Did you see in the news yesterday that Ohio had a family of quadruplet brothers all accepted to ivy-league universities? According to a local ABC station, “Aaron, Nick, Nigel and Zachary haven’t made their decisions, though Aaron likes Stanford University and his three brothers are leaning toward Yale.”
My favorite quote from their interview was when they were asked what their accomplishment demonstrates and the responded,”We feel like getting into these schools show who the people around us are,” Nigel (one of the quadruplets) said.
Zachary (another of the brothers) added that they have always gotten encouragement that “the sky’s the limit” with their hard work.” (Even gave a nod to GRIT!)
How awesome are these four Ohio seniors who are gifted? I can see many of my current students following in their footsteps someday!
A few more articles that I found of interest this week include the following from MindShift KQED news which suggests that the fidgeting that some of us worry about in ourselves or our children may actually be a sign that we are focusing more deeply! I have provided some of my heavy fidgeters with “fidgets,” toys that can be played with while concentrating on the lesson or activity at hand. The fidgets I typically share with your students include a marble in a tube, a pencil gadget with wings, nuts, and bolts to adjust, and sometimes a band for their chairs, so they can kick their feet without distracting others.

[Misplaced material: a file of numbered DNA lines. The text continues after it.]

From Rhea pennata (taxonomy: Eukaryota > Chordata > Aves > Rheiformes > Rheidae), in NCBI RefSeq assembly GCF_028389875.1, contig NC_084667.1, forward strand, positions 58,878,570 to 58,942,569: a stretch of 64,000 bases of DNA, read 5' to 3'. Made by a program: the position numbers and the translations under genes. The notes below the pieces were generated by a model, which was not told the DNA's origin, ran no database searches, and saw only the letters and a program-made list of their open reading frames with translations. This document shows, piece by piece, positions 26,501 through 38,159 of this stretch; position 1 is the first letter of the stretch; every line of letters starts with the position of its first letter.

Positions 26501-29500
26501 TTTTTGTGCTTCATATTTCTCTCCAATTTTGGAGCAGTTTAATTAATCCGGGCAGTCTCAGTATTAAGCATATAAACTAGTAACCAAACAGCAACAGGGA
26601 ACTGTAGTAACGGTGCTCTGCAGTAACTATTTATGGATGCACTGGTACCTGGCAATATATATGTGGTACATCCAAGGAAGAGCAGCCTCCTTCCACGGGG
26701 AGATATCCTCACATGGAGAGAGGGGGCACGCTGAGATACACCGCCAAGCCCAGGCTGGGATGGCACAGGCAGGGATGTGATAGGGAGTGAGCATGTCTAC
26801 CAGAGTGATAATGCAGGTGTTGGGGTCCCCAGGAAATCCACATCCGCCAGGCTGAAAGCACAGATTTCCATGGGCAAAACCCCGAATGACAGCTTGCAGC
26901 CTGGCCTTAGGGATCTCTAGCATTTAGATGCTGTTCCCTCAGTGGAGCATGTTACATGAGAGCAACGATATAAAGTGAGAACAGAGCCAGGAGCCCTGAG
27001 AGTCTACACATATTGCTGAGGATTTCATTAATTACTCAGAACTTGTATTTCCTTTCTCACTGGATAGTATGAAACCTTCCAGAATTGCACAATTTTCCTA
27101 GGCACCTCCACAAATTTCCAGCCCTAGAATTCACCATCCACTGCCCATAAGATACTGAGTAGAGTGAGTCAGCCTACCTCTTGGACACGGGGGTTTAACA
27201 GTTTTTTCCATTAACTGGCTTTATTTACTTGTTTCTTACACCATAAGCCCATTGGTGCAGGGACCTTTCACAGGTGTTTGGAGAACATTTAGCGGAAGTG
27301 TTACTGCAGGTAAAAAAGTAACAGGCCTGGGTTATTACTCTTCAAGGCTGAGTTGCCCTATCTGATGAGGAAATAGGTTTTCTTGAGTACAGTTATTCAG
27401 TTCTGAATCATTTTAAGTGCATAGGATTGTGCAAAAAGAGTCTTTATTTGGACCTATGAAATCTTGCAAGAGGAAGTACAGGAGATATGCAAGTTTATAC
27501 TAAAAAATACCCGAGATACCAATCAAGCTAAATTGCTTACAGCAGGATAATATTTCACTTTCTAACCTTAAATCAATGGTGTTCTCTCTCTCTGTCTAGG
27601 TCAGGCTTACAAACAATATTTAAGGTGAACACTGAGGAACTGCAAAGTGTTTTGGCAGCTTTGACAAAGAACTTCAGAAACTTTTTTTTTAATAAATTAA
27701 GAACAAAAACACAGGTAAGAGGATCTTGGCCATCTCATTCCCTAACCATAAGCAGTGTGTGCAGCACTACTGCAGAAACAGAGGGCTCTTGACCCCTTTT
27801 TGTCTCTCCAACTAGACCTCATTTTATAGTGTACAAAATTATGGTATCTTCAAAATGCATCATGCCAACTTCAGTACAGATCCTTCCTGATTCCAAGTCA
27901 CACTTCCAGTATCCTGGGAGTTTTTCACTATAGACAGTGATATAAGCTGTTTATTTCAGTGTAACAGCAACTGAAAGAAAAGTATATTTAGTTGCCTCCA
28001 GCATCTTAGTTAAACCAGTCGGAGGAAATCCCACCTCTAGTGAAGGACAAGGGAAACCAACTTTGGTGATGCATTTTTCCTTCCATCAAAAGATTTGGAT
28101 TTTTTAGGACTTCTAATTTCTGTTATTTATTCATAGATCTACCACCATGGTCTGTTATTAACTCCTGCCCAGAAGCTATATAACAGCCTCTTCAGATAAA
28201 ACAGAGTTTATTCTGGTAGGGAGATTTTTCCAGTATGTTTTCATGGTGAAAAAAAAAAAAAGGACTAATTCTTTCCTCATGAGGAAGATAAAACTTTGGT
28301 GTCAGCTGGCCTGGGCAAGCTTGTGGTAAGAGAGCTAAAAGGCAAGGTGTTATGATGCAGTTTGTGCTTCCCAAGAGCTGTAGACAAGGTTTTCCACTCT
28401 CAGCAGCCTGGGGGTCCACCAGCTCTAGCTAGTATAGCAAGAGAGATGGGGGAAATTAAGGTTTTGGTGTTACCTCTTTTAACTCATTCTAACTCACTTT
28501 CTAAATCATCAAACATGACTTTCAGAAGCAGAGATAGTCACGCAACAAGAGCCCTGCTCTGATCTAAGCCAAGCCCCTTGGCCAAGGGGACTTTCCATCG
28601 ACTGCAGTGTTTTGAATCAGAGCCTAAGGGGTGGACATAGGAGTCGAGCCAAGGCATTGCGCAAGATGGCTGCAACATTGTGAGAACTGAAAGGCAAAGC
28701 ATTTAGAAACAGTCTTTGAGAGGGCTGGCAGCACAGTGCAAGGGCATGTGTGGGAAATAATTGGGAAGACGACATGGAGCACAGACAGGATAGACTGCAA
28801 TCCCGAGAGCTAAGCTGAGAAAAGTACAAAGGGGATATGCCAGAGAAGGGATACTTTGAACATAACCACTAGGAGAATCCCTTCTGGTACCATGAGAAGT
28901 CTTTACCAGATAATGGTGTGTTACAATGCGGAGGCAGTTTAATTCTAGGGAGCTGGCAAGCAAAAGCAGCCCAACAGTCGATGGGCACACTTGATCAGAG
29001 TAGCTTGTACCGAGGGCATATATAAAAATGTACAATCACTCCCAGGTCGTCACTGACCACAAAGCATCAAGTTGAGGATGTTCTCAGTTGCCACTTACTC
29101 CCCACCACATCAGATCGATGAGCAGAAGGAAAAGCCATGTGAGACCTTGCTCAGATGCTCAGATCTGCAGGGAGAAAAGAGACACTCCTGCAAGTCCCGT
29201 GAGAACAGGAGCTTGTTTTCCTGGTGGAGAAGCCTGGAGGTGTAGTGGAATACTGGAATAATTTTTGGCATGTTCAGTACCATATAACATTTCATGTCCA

Due to the very common experience of overexcitability in many children who are gifted, this is a very usual practice within my experience. Also to note, many children who are gifted are often misdiagnosed as ADHD, so be sure to mention your child’s giftedness to your pediatrician if you have any attention concerns. See this article for more information concerning giftedness and ADD/ADHD
Finally, this article is a long one, but a good one. Written by a psychotherapist and a well-known leader of advocates for gifted education. The solutions they suggest are somewhat different than those that I would suggest, but the gist of the article is ringing true to my experience as a parent and teacher. I have seen many students who have felt alienated by the social construct of what is expected at school, and once they have found their niche, have flourished. May we look for all the ways our children excel and support them holistically!